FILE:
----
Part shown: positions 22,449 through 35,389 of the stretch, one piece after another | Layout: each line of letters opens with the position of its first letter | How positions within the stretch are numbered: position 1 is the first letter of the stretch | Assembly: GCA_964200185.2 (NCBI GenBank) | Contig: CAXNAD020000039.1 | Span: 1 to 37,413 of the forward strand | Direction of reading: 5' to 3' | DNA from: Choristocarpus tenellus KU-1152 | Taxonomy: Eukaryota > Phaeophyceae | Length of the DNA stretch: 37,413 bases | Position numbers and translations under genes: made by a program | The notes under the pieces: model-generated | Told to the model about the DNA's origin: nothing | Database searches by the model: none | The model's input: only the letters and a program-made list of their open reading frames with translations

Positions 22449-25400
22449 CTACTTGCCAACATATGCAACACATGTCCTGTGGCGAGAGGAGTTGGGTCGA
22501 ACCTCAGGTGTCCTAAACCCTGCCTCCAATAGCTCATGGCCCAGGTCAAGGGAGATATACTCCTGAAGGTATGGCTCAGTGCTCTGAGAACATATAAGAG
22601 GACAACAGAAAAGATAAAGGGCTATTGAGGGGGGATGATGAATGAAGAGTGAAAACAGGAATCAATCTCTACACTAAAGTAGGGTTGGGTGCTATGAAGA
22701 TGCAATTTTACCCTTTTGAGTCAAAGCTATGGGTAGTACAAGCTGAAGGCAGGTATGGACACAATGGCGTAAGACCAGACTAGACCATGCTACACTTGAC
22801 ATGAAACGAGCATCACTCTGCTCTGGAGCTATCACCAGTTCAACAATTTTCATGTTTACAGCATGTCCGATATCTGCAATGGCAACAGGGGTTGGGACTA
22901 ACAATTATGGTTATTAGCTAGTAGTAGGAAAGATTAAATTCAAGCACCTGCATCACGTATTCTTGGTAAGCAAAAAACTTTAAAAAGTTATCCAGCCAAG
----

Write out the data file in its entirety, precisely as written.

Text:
Part shown: positions 22,449 through 35,389 of the stretch, one piece after another | Layout: each line of letters opens with the position of its first letter | How positions within the stretch are numbered: position 1 is the first letter of the stretch | Assembly: GCA_964200185.2 (NCBI GenBank) | Contig: CAXNAD020000039.1 | Span: 1 to 37,413 of the forward strand | Direction of reading: 5' to 3' | DNA from: Choristocarpus tenellus KU-1152 | Taxonomy: Eukaryota > Phaeophyceae | Length of the DNA stretch: 37,413 bases | Position numbers and translations under genes: made by a program | The notes under the pieces: model-generated | Told to the model about the DNA's origin: nothing | Database searches by the model: none | The model's input: only the letters and a program-made list of their open reading frames with translations

Positions 22449-25400
22449 CTACTTGCCAACATATGCAACACATGTCCTGTGGCGAGAGGAGTTGGGTCGA
22501 ACCTCAGGTGTCCTAAACCCTGCCTCCAATAGCTCATGGCCCAGGTCAAGGGAGATATACTCCTGAAGGTATGGCTCAGTGCTCTGAGAACATATAAGAG
22601 GACAACAGAAAAGATAAAGGGCTATTGAGGGGGGATGATGAATGAAGAGTGAAAACAGGAATCAATCTCTACACTAAAGTAGGGTTGGGTGCTATGAAGA
22701 TGCAATTTTACCCTTTTGAGTCAAAGCTATGGGTAGTACAAGCTGAAGGCAGGTATGGACACAATGGCGTAAGACCAGACTAGACCATGCTACACTTGAC
22801 ATGAAACGAGCATCACTCTGCTCTGGAGCTATCACCAGTTCAACAATTTTCATGTTTACAGCATGTCCGATATCTGCAATGGCAACAGGGGTTGGGACTA
22901 ACAATTATGGTTATTAGCTAGTAGTAGGAAAGATTAAATTCAAGCACCTGCATCACGTATTCTTGGTAAGCAAAAAACTTTAAAAAGTTATCCAGCCAAG